Book clubs have a long history in my family. Growing up, I recall my parents, who were both teachers, periodically hosting their book club at our house. This involved cocktails, hors d’oeuvres and dinner. I would help my mother with the preparations and once the guests arrived, I said my hellos and retreated to my bedroom. Since my room was just off the dining room, I could hear the laughter and arguments that went very late into the night. All of the men and most of the women were teachers, as well. They enjoyed a spirited discussion.
Over the years I’ve participated in a number of book clubs, too, but none like the one I’m part of now. In 2014, my daughter Leah floated the idea of a family book club. She explained that Google had a free app, Hangouts, that would allow up to ten participants in a video conference call. Since we had family all over the country, she was living in Seattle at the time, it would be a good way to connect. I thought it was a brilliant idea. Leah sent out an email to her grandma, aunts, uncles and cousins – she cast a very wide net – to gauge interest. Since we do have family clustered in certain locations, we could have more than 10 participants if people gathered at one computer. Our family-video-book-club was born.
When we began my mother was living in Florida. She gamely tried to manage the technology – sometimes successfully, sometimes not. When she didn’t, I called her on the phone and I held it next to my computer speaker so she could hear and when she wanted to comment, held the phone to the microphone or I passed on her remarks. It wasn’t perfect, but it worked well enough. Now she is in New Jersey and more often than not my brother Steve is able to join her. So, we have my 84-year-old mother, her two granddaughters, two of her cousins, her three children, her nephew (occasionally another nephew joins us) and her daughter-in-law’s sister (got that?). We are a multi-generational group with very different ways of looking at the world. I found it amusing that, when we read Life by Keith Richards of the Rolling Stones, my mother was the most accepting of his excesses (and his excesses are well documented in his book – it is amazing that he is still alive). Most of us younger folks judged him more harshly.
We gather once every 6 weeks or so. People have moved around a bit over the years, currently we gather from Albany (NY), Freehold (NJ), Maynard (MA), Maclean (VA), Palo Alto (CA), Boston (MA) and Buffalo (NY). I have participated from various locations – all I need is a wi-fi connection and my I-pad. We have read 34 books together. Leah set up a rotation and each person gets a turn to choose the book. The ‘chooser’ moderates the discussion. We chat for an hour, usually on a Saturday morning.
It has been so enriching on many levels. First, I have to say, my family is pretty damn smart! I always learn from the conversation. My understanding of the book is always deepened, even when I haven’t particularly enjoyed the book. Actually, the conversation is most useful when I haven’t enjoyed the book because hearing what others, who did like it, have to say helps broaden my perspective.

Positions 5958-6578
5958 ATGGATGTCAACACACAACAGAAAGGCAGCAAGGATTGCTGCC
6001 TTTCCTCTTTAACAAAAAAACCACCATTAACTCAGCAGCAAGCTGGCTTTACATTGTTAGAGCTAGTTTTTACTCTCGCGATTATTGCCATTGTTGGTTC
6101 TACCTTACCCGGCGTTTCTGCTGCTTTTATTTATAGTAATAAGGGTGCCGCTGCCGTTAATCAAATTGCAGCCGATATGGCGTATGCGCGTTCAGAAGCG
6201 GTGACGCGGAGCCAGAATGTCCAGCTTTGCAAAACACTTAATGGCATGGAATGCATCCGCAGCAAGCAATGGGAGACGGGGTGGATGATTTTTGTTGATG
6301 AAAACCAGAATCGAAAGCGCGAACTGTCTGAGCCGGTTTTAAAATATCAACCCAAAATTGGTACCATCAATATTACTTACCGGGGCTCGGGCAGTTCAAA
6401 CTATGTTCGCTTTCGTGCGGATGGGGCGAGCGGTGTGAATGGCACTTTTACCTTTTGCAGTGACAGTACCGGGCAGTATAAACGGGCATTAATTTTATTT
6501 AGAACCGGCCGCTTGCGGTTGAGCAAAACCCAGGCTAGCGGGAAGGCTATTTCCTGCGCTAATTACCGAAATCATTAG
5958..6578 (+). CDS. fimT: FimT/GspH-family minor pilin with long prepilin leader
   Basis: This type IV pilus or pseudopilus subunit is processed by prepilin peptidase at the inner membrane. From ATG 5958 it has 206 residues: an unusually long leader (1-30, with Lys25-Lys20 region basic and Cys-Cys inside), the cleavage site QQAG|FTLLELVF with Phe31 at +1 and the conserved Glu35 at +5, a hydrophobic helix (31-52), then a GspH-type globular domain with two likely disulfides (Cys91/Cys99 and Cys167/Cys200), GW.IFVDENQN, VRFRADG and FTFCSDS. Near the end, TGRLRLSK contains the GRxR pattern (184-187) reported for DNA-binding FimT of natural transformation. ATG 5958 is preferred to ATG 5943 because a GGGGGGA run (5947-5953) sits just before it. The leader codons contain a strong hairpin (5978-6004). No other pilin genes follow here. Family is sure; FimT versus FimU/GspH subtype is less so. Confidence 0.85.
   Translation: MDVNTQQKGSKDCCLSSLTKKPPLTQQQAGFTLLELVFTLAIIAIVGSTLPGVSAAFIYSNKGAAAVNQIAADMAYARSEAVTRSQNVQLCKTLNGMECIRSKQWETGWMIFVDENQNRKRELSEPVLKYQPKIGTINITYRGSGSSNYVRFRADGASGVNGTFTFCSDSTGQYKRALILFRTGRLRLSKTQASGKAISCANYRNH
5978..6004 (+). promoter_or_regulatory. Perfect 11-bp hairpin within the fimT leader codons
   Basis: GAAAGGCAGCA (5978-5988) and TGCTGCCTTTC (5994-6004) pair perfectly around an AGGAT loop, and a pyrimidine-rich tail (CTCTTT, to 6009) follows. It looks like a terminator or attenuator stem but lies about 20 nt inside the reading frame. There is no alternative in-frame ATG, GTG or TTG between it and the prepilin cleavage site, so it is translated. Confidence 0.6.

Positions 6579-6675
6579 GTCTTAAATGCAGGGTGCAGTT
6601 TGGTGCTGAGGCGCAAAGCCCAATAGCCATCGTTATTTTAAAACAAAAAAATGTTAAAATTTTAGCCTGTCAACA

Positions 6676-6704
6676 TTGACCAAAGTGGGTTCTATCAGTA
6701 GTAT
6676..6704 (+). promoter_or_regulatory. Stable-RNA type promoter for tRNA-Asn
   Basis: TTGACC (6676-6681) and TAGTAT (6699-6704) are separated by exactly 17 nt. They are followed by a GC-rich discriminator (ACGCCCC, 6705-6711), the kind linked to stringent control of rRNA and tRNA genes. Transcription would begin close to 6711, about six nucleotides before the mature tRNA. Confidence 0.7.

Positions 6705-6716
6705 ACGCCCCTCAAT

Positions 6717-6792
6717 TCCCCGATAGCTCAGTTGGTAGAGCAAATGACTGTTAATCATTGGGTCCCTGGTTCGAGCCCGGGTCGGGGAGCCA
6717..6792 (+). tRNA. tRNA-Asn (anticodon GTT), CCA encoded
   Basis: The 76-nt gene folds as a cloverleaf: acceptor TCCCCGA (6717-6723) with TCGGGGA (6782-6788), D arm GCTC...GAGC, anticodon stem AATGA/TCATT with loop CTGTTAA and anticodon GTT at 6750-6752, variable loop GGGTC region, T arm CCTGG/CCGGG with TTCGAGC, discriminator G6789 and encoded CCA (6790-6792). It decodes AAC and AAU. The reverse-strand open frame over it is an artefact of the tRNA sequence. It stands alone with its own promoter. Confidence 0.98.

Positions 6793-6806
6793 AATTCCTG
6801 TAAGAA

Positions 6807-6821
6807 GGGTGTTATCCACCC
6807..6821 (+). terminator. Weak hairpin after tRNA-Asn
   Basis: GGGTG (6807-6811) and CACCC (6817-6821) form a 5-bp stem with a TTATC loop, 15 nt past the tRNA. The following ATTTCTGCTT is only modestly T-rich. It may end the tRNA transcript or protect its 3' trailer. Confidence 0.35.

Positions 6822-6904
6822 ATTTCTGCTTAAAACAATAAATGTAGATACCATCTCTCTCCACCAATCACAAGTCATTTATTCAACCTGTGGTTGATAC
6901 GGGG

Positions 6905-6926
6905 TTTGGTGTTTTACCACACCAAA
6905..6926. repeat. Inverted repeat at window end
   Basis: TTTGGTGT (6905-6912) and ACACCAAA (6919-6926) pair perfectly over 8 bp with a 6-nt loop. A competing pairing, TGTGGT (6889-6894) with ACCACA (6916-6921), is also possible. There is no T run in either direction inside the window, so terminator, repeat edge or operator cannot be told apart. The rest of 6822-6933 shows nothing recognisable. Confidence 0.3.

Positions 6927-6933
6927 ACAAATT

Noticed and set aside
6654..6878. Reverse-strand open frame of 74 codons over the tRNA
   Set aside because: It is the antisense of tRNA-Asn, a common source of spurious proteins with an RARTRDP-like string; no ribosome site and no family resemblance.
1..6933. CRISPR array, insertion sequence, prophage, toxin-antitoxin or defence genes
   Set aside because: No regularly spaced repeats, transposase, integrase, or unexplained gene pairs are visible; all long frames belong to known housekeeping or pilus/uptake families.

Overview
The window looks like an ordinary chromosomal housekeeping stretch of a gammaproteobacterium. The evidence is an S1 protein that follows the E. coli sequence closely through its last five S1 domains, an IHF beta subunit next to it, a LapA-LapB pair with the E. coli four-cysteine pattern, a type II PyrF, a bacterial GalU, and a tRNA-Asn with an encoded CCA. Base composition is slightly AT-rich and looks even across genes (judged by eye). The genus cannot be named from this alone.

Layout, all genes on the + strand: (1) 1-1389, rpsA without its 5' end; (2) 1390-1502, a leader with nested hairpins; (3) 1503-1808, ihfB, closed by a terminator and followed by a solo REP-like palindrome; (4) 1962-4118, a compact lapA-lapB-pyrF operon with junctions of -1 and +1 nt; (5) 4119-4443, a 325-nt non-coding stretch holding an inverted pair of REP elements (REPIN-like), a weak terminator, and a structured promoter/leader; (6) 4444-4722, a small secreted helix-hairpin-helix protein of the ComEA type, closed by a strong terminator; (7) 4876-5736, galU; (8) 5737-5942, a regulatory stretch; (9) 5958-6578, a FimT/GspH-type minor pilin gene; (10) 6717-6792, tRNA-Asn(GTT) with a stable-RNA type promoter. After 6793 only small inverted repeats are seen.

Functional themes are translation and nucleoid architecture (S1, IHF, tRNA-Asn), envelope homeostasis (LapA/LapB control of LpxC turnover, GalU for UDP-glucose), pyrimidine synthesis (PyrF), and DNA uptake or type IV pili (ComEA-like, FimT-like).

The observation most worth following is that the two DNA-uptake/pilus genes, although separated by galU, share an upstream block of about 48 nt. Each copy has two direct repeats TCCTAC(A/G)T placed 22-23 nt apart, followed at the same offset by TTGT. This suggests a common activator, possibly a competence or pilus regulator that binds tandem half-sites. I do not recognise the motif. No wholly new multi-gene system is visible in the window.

Also, I have gotten to know everybody in a different way. I think, by virtue of being structured the way it is, we can only have one speaker at a time and we take turns, means that all voices are heard. That would never happen if we were physically all in the same room! So, those of us who are quieter in social settings, it is true most of us aren’t the shy, retiring type, we get to hear their thoughts. Plus, we actually talk about the book! Something about sitting at a computer screen at an appointed hour, with only our cups of coffee to distract us, and we don’t drift too far off topic. There are no side conversations.
The technology has failed us occasionally and that can be frustrating. Leah is persistent, though, and everybody is pretty patient while we sort that all out.
When we started, now almost four years ago (unbelievable!), I think everyone was nervous about choosing the book. No one wants to choose something that everybody hates. I was the first ‘chooser’ and I selected E.L. Doctorow’s Book of Daniel. I remembered loving that book as a young adult. He is a great American author with a long list of acclaimed novels (I have read many of them over the years). I didn’t recall how dense and demanding this particular book was. It is safe to say not everyone loved it (not even me on my second reading), but we had a great discussion. I think it may have broken the ice, in a way, since everyone was very kind. They didn’t throw me out of the club for picking something so difficult.
We have read in just about every genre – fiction, non-fiction, fantasy, sci-fi, historical novels, and autobiographies. We’ve read classics and current best sellers. I have read books I would never have chosen on my own.
While this book club is nothing like my parents’ more social, boisterous gathering, thank you Leah for organizing it and thank you to all who participate. I wouldn’t trade it for anything.